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Forth v. Diversey Corporation

United States District Court, Second Circuit

October 23, 2013

PAUL K. FORTH, JR. and MARY KAY FORTH, Plaintiffs,


JEREMIAH J. McCARTHY, Magistrate Judge.

Plaintiffs have moved to remand this action to State of New York Supreme Court, County of Erie [8].[1] That motion, being dispositive, has been referred to me by Hon. Richard J. Arcara for a Report and Recommendation [6].[2] Oral argument was held on October 22, 2013 [18]. For the following reasons, I recommend that the motion be denied.


On January 18, 2012 plaintiffs, both New York citizens, commenced this action in State of New York Supreme Court, County of Erie against Diversey Corporation and Johnson diversey, Inc. (both foreign corporations) and Chemical Distributors Inc. (a domestic corporation), seeking to recover damages for personal injuries allegedly sustained by plaintiff Paul Forth from chemical exposure on December 30, 2010. Complaint [9-4].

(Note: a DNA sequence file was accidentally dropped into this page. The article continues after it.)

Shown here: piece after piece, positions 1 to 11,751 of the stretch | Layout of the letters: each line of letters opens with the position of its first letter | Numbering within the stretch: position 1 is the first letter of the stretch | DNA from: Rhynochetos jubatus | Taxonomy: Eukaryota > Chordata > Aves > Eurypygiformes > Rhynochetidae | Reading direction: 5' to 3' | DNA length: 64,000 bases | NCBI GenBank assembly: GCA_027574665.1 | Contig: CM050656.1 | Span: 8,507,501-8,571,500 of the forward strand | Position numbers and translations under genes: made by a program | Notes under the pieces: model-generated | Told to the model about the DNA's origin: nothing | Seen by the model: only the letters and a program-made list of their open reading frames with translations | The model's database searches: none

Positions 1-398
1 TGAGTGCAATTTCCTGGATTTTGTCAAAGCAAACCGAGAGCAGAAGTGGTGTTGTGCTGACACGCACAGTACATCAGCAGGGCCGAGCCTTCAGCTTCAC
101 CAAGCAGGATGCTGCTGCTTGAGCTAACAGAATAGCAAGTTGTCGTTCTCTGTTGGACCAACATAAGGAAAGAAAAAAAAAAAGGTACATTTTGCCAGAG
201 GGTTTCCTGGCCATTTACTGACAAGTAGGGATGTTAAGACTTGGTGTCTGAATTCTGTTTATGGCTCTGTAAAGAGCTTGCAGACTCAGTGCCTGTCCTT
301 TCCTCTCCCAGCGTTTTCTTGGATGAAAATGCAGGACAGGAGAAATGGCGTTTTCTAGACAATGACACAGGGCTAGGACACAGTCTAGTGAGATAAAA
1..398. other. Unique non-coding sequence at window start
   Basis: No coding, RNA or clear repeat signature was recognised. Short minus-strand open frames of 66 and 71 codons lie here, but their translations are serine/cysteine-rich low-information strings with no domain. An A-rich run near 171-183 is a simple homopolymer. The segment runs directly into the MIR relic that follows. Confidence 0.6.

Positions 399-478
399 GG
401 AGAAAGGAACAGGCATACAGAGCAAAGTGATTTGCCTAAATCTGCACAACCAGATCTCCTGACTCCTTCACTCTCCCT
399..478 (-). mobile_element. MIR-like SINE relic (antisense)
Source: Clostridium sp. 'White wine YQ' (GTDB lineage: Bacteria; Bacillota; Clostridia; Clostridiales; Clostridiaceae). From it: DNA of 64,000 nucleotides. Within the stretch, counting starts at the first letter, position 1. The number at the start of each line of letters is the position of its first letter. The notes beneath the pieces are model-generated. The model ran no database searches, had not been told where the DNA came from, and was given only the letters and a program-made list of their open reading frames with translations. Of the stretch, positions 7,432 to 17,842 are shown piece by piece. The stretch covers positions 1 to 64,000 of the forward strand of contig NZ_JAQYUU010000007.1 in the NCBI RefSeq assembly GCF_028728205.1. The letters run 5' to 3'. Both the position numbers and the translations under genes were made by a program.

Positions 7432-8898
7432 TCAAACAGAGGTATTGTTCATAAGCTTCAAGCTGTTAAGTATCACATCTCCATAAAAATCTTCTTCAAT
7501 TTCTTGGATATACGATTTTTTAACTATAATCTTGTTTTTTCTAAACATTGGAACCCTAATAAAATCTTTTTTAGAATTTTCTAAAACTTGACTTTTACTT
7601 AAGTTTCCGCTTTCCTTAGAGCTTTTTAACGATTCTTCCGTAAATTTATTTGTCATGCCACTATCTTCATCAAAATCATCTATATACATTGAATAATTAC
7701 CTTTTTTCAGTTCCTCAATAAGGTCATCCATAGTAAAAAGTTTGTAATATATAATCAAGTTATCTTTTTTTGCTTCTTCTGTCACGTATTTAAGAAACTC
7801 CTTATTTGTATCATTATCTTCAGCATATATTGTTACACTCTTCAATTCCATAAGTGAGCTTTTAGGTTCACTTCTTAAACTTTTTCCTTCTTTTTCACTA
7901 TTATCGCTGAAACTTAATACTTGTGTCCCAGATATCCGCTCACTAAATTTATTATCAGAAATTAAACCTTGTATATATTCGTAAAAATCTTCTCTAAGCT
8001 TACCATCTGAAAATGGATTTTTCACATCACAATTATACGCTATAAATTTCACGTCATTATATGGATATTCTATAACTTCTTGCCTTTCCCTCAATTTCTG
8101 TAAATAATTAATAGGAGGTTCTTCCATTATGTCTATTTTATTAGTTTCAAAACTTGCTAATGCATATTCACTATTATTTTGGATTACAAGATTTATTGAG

In an Affidavit dated August 2, 2013, Chemical Distributors' president, Mark Russell, states that in a meeting on July 19, 2012 he told plaintiffs' attorney, Charles Cobb, that Chemical Distributors was not a proper defendant in this action, and that Mr. Cobb assured him that Chemical Distributors would be released from the action. [1-3], ¶¶3-4. Mr. Russell confirmed that conversation in a letter to Mr. Cobb dated August 13, 2012. Id., p. 3 of 3. Plaintiffs' Reply Memorandum of Law [10][3] states that their "attorney decided against letting CHEMICAL DISTRIBUTORS, INC. out of this case because more discovery was required in order to verify the accuracy of CHEMICAL DISTRIBUTOR, INC.'s pre-answer representations" (id., p. 2). However, although my September 2, 2013 Text Order [12] gave him the opportunity to file reply papers, Mr. Cobb has not submitted an affidavit disputing Mr. Russell's sworn assertions.